Lukewarm in Kentucky...

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Hilary the Touched
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Lukewarm in Kentucky...

Post by Hilary the Touched » Tue Nov 22, 2005 7:42 am

New "Harry Potter" film is a big disappointment

Review by Josh West

The bespectacled kid wizard returns in "Harry Potter and the Goblet of Fire" the fourth entry into the wildly popular film franchise based on J.K. Rowling's novels.

This time Harry (Daniel Radcliffe) gets inadvertently entered into the Tri-Wizard Tournament, a sort of magic Olympics between his home of Hogwarts and two other schools of magic. While competing, Harry must fight dragons, sea people, a huge hedge maze, and more than a few teenage hormones, all the while trying to uncover the mystery of who placed his name in the Goblet of Fire to become a competitor. Is this another plot to kill Harry conjured up by his nemesis Lord Voldemort? Do you really have to ask?

"Harry Potter and the Goblet of Fire" is a droll, more-of-the-same entry into a series that hit a high note last time out with "Prisoner of Azkaban." That film improved by leaps and bounds the sometimes-shaky groundwork laid in the series first two films by director Chris Columbus.

"Azkaban" director Alfonso Cuaron brought a fresh, darker look to the Potter world and managed to squeeze a strong story into a tight two-hour runtime, a first for the series. With "Goblet of Fire," director Mike Newell forgoes Cuaron's progress and throws back to the more kid-friendly style of Columbus. While his style worked for the more juvenile stories of "Sorcerer's Stone" and "Chamber of Secrets," the actors are getting older and the stories are getting darker. Newell's choice to make what is thematically the darkest Potter yet to hit the screen brighter and more kid-friendly is an odd one indeed.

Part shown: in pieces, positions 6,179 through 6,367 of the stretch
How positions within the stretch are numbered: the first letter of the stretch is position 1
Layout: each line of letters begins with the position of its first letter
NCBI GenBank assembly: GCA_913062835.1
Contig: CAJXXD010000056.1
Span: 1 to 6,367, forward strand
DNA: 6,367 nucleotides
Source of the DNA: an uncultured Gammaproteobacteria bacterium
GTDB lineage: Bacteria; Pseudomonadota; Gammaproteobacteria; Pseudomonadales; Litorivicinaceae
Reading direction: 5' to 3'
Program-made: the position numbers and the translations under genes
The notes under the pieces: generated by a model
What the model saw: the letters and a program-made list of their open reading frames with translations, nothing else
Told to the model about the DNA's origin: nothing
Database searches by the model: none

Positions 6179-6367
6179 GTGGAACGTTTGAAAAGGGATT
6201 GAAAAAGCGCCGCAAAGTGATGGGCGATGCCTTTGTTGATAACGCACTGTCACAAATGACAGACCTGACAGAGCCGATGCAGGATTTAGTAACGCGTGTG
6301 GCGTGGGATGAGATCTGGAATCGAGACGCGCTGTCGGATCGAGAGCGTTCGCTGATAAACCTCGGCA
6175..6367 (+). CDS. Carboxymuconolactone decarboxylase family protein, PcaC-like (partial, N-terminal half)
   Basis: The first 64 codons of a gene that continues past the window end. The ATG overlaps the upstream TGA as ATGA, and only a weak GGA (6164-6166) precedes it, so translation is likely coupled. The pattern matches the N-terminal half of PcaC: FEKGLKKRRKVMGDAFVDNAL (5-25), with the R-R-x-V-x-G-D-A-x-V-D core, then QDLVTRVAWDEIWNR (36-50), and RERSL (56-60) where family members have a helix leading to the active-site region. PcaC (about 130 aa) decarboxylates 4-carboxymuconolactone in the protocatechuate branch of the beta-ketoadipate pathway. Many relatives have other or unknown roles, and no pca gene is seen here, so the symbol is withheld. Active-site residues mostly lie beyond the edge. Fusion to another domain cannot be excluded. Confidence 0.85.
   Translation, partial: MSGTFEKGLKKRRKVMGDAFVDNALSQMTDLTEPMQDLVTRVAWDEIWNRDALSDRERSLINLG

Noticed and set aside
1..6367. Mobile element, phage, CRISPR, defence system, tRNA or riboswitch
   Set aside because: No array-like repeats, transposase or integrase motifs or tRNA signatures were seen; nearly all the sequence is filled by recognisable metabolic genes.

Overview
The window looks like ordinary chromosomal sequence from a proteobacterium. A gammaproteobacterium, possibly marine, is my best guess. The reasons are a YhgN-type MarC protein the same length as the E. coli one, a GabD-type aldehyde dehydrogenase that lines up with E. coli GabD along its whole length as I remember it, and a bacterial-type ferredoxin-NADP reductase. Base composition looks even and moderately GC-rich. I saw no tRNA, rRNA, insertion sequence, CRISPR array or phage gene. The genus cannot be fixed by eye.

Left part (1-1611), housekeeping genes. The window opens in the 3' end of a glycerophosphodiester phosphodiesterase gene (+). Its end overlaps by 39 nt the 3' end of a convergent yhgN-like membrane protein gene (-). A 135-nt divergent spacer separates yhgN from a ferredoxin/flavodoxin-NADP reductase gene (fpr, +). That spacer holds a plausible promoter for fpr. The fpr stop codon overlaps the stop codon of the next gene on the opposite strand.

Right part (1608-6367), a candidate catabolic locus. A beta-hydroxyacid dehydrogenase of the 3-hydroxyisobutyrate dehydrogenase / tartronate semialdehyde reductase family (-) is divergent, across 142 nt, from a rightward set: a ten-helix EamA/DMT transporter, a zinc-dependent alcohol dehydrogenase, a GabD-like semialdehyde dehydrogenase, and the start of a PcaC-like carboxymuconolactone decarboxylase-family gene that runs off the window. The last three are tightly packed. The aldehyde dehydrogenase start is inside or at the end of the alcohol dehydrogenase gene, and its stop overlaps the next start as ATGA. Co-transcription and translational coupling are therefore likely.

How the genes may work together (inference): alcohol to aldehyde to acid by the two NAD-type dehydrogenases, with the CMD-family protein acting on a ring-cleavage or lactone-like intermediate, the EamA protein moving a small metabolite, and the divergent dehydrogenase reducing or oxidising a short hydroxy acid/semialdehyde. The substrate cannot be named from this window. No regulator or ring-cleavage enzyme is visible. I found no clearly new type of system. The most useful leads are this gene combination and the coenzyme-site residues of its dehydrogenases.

Blame the film's story, which simply doesn't have the depth of any of the previous entries. There's a lot going on to be sure, but little of it has any meaning or connectivity. Grand battles with fire-breathing dragons and a heap of special effects can't make up for a lack of character development and arc progression. The only large story advancement that takes place is in the film's much-ballyhooed finale, which involves a certain Dark Lord, but the scene is poorly played and just feels wrong. And that's the overall problem with "Goblet." For far too many reasons it just doesn't work.

The actors, too, are somewhat lacking. Radcliffe strolls through as Harry, going through the motions of the story, but mostly reading lines. Rupert Grint has a few decent moments as Harry's pal Ron, but is underused and unfortunately fades into the background. Perhaps the biggest disappointment, though, is Emma Watson whose fine work as the crafty witch Hermione in "Azkaban" is undermined here by poor delivery and general misunderstanding of the character.

The supporting actors are generally good but suffer from sheer lack of anything to do. Notably wasted are Alan Rickman, Jason Isaacs, Gary Oldman, and Miranda Richardson, all high-caliber actors who needed more screen time to take emphasis, and pressure, off the performances of the child actors.

Overall "Goblet of Fire" is the least of the Potter films, a mixed bag that thankfully picks up a bit in its last half hour, but can't overcome the wealth of pacing troubles that weigh the first two hours down. If you're already a huge Potter fan, then seeing this one is a no-brainer, but if you've yet to get caught up in Potter-mania, this one will definitely not convert you. --JW

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